Scott Rudin has benefited from his reputation as a producer of high-toned literary properties and for allowing certain quirky filmmakers to go out on a creative limb. Since 2000, though, the year of “The Wonder Boys,” his career has been consistently marked by smart, complex dramas like “Iris,” “The Hours,” “Closer” and “The Queen” as well as challenging, highly personal statements by the likes of David O. Russell (“I Heart Huckabees”), Paul Thomas Anderson (“There Will Be Blood”) and all of Wes Anderson’s films dating back to “The Royal Tenenbaums” (2001).
In “No Country for Old Men,” a property he sent to the Coen brothers the day he bought the rights to the Cormac McCarthy novel, the producer has hit unprecedented critical and commercial pay dirt. The film has received best picture accolades from more than a dozen critics organizations, including the New York Film Critics Circle, as well as a DGA award for the Coens, SAG awards for the cast and supporting player Javier Bardem, and a tie with “There Will Be Blood” for most Oscar noms (eight).
“One of the great things about playing into Academy season is that you’ve got a lot of other undecideds you hope to have the ability to convert,” says Rudin about all the kudos. “So the aggregate ends up being extremely meaningful.”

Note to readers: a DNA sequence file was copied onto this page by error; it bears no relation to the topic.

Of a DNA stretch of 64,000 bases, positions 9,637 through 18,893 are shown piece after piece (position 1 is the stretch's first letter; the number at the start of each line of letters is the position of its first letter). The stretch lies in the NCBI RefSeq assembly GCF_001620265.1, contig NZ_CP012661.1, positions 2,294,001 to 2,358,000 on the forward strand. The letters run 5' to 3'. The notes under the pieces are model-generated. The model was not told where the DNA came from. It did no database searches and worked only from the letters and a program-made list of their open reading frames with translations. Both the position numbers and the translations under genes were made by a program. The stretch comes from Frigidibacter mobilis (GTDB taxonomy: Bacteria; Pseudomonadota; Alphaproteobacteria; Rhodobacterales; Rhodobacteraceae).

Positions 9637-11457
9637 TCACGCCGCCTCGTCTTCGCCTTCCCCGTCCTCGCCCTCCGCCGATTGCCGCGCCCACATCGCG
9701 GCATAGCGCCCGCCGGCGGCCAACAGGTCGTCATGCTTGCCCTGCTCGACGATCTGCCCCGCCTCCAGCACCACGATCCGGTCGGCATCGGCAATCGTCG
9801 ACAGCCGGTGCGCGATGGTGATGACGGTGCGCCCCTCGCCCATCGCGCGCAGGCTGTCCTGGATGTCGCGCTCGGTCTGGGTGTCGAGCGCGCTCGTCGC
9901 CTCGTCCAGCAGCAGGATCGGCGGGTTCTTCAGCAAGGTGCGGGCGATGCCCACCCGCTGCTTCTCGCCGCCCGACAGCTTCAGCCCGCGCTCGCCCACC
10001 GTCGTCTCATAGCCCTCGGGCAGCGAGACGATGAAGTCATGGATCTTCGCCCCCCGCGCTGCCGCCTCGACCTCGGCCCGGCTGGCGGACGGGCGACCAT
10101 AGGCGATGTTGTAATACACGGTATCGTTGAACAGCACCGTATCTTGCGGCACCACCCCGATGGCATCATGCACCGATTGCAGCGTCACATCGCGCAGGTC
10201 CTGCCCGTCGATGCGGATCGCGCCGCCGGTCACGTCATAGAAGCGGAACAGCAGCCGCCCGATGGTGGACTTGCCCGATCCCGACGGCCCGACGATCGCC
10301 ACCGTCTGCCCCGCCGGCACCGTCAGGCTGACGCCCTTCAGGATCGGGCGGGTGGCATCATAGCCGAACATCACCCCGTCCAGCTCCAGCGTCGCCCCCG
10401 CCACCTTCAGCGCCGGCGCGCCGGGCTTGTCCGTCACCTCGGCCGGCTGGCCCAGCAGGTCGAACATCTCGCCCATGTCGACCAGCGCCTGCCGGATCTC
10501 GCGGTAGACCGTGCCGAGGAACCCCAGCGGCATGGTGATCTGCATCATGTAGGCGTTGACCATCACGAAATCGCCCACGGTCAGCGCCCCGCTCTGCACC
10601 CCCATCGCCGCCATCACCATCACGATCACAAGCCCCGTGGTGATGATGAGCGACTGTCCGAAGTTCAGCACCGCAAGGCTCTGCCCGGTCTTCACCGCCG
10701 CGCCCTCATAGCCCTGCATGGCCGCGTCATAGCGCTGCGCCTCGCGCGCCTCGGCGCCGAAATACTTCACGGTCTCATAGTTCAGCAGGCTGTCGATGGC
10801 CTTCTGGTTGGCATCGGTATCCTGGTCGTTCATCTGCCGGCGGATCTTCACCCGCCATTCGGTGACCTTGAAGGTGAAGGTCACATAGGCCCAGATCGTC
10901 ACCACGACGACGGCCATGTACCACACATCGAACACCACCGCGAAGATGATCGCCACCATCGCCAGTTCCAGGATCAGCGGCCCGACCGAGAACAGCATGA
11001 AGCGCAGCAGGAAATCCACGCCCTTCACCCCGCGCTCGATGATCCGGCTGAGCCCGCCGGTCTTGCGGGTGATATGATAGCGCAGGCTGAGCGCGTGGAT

Auteur types like the Coens and the Andersons gravitate toward Rudin because of his mantra to create “the safest possible environment” for them to realize their visions. That’s not to say that they’re allowed so much rope that they hang themselves. “Since they ultimately are the final arbiter of what’s in the film, why would they possibly not be willing to engage in a conversation about what the movie is?” Rudin asks rhetorically. “The smartest ones are liberated enough by the controls to be collaborative, because in the end they know it’s their call.”
Among Rudin’s potential highlights for 2008: “Revolutionary Road,” an adaptation of the acclaimed Richard Yates novel starring Kate Winslet and Leonardo DiCaprio and directed by Sam Mendes; “Doubt,” which writer-director John Patrick Shanley adopted from his own Tony- and Pulitzer-winning play with Meryl Streep, Philip Seymour Hoffman and Amy Adams in the leads; and “The Reader,” also with Winslet and Ralph Fiennes with a screenplay by David Hare and direction by Stephen Daldry (“The Hours”).